Excellence comes through failing well.
Posted April 5, 2019
Someone pointed out to me the other day that much of what we teach children is about resilience. “Don’t give up,” “Get back up and try again,” “If at first you don’t succeed, try, try again,” and the like. Important lessons, all, but often as adults we tend to forget these pieces of formative wisdom.
For all too long, I tried to fashion myself into a true perfectionist. In reality, all I became perfect at was becoming my harshest critic and my fiercest tormentor. No one has asked me to inflict this upon myself—I took it on alone and paid a hard price.
It took time, but eventually I began to set aside time to focus on myself and prioritize my own well-being. In the quiet of many crimson mornings before the rest of the world would stir, I seek my own calm before the noise of the waking world begins. I consciously strive to see the promise of a new day. To help others, I know I must first try to help myself. I know that I do have the power to be a force for good and positivity. I cannot guarantee what any day will bring, but I can try. Even if it is just one good thing.
I remind myself of the lyrics of the late George Michael: “Be stronger than your past, the future may still give you a chance.” To my mind, his beautiful ballad was about fortitude-the strength of mind that enables one to endure adversity, to allow yourself to hope and to be resolved.
Mistakes, hiccups, absences, let downs, stumbles, falls are all part and parcel of the makeup of life. To my mind, if you stand still and are afraid to do anything, that is the biggest mistake of all—not just for your own journey, but for the world we all inhabit. Failing to act when we are stricken with adversity is to deprive the world of our talents.
Where would we be without the pioneers of the world? Thank goodness for the researchers at UBC and all their work in developing HVPL (Heart Valve Performance) or the world famous Tel HaShomer Hospital in Tel Aviv, whose dedicated people are leading the way in Biotechnical Innovation.
They all have spotless reputations, but it’s a human fact that all those magnificent research centres with their unique discoveries in pursuit of truth and excellence are also places where failures happen every day! The difference is that, like all other high achievers, they fail well.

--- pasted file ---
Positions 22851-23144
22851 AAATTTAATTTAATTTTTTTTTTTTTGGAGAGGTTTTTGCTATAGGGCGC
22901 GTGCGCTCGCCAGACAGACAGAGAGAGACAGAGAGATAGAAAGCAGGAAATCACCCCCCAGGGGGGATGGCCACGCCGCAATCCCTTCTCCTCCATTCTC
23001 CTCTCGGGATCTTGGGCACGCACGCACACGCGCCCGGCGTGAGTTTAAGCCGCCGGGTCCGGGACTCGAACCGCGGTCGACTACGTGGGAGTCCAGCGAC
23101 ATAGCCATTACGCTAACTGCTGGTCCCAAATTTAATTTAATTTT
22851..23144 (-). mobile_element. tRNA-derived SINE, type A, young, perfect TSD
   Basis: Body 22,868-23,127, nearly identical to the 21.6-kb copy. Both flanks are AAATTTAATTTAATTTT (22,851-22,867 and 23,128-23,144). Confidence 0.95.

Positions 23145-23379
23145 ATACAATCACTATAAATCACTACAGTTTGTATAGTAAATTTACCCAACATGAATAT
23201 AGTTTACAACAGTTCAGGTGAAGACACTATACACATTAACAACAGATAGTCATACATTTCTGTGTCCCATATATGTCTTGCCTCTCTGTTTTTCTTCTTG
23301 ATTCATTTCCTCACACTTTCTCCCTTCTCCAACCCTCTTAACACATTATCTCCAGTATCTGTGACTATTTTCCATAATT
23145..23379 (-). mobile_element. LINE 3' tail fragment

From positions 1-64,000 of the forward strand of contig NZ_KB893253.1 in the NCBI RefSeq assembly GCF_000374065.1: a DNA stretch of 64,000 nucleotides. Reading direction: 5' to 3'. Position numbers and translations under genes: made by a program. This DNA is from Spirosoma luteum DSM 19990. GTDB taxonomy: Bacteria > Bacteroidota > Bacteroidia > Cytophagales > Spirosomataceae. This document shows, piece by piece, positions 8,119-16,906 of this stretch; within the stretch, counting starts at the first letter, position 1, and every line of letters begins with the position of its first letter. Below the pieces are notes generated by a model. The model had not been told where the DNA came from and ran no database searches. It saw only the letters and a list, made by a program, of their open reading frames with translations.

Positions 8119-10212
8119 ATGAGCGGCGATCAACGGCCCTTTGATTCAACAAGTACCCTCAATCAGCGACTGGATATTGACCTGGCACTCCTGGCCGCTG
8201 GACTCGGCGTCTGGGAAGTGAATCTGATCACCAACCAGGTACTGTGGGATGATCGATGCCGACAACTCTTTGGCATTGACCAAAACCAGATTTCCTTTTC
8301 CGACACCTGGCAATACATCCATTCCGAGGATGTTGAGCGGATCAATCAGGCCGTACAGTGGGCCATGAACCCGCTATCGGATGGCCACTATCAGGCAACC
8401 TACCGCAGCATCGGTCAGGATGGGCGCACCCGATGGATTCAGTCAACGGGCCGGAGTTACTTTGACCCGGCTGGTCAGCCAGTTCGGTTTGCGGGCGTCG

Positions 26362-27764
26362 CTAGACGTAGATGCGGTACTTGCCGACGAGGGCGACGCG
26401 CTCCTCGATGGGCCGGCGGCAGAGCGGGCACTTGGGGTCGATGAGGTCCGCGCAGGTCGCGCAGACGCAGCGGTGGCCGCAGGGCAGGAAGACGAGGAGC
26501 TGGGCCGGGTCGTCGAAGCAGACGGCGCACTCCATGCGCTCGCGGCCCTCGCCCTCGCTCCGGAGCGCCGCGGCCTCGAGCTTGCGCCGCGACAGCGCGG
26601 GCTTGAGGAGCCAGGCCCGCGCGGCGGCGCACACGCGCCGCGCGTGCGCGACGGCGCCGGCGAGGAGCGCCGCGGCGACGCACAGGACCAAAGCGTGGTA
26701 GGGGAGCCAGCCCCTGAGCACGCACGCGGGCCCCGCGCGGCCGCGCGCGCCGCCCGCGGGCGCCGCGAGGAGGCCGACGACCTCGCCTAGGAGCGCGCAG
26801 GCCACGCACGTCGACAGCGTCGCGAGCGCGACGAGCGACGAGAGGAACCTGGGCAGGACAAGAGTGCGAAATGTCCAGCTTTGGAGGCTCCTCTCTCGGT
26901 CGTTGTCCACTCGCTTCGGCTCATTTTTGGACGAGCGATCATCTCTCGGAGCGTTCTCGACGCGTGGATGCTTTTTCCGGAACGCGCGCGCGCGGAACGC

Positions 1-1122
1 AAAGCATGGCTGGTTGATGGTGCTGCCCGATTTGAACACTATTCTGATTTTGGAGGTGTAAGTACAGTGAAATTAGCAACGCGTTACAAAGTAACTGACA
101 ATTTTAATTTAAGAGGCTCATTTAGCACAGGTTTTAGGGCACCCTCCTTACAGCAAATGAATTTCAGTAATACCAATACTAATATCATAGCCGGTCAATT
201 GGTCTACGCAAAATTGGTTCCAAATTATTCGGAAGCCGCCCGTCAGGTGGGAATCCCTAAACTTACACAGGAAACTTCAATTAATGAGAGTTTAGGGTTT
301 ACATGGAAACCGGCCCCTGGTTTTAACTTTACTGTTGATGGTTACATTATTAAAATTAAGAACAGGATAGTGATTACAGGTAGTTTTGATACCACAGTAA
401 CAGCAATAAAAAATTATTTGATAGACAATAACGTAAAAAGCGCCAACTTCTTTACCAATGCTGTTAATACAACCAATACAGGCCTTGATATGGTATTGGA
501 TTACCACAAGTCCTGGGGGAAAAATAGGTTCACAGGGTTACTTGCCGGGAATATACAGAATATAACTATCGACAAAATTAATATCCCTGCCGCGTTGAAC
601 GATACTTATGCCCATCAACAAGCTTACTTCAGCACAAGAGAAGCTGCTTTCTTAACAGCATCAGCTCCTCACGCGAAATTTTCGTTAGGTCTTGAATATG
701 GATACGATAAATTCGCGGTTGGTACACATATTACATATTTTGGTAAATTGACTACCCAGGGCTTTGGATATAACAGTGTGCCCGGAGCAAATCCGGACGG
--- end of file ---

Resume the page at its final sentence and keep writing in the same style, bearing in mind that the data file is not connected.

They use every misstep and disappointment as a building block, a step towards understanding. It would be a bit of a stretch to say that they celebrate failure, but they understand that to achieve true success one has to be able to look into the darkness, and come out the other side a better, more complete person.
Isn’t it true that often the imperfections and frailties in those whom we love draw us that much closer to them? I don’t claim to be the first to uncover this truth. In fact, it’s been part of philosophical thought for many centuries.
In the Japanese way of Zen, wabi -sabi suggests that we would do well to slow down so as to see beauty in the flawed and imperfect. By extension we also see this in the 15th century art of Kintsugi or “golden repair,” the Japanese art of mending broken porcelain. These once-shattered pieces are rebuilt with dazzling masonry of gold and other precious metals, to make the newly reconstructed piece an entirely new and unique work of art.
In observing these beautiful objects one sees the beauty of flaws acknowledged as a new part of the object’s design—a compelling and illustrative story of mistakes, patience and renewal.
A few days ago together with my team we were chatting about how thankful we were for all the good things that have happened in our business. We’ve had many missteps and had to learn some very hard lessons, but it’s because, not despite, those trials and tribulations that we’ve been able to build something worth sharing with the world.
Sometimes I piss them off, other times they make me want to chew cement, but we always come back to the middle. Our different strengths make us a stronger whole. We continually aspire to remain builders: of our enterprise, and of one another.
Very recently I had the privilege of awarding a wonderful man a partnership in my business.
He continuously motivates me with his insight, his forbearance, his honesty. In his acceptance note back to me, this is what he wrote:
While we’ve come a long way and yet still further to go, I couldn’t be more excited to wake up each and every day to build this dream together-and to continue learning how to see the raindrops in the rain and to find sunshine in the storms.
The best of us is not trying to be perfect, but to know it is okay to accept the lessons as the come to us, especially when they do not come on our terms.
I am no longer the lone hunter searching perfection. I am a seeker: of truths, of cooperation, of opportunity, and of the next step in the ladder.
I achieve everything thanks to others with different perspectives and from different walks of life. I don’t like failing, but I have been blessed to learn how to fail well. I have good people who always gather before the cliff finds me.
Be kind to yourself so that you may be kinder to others.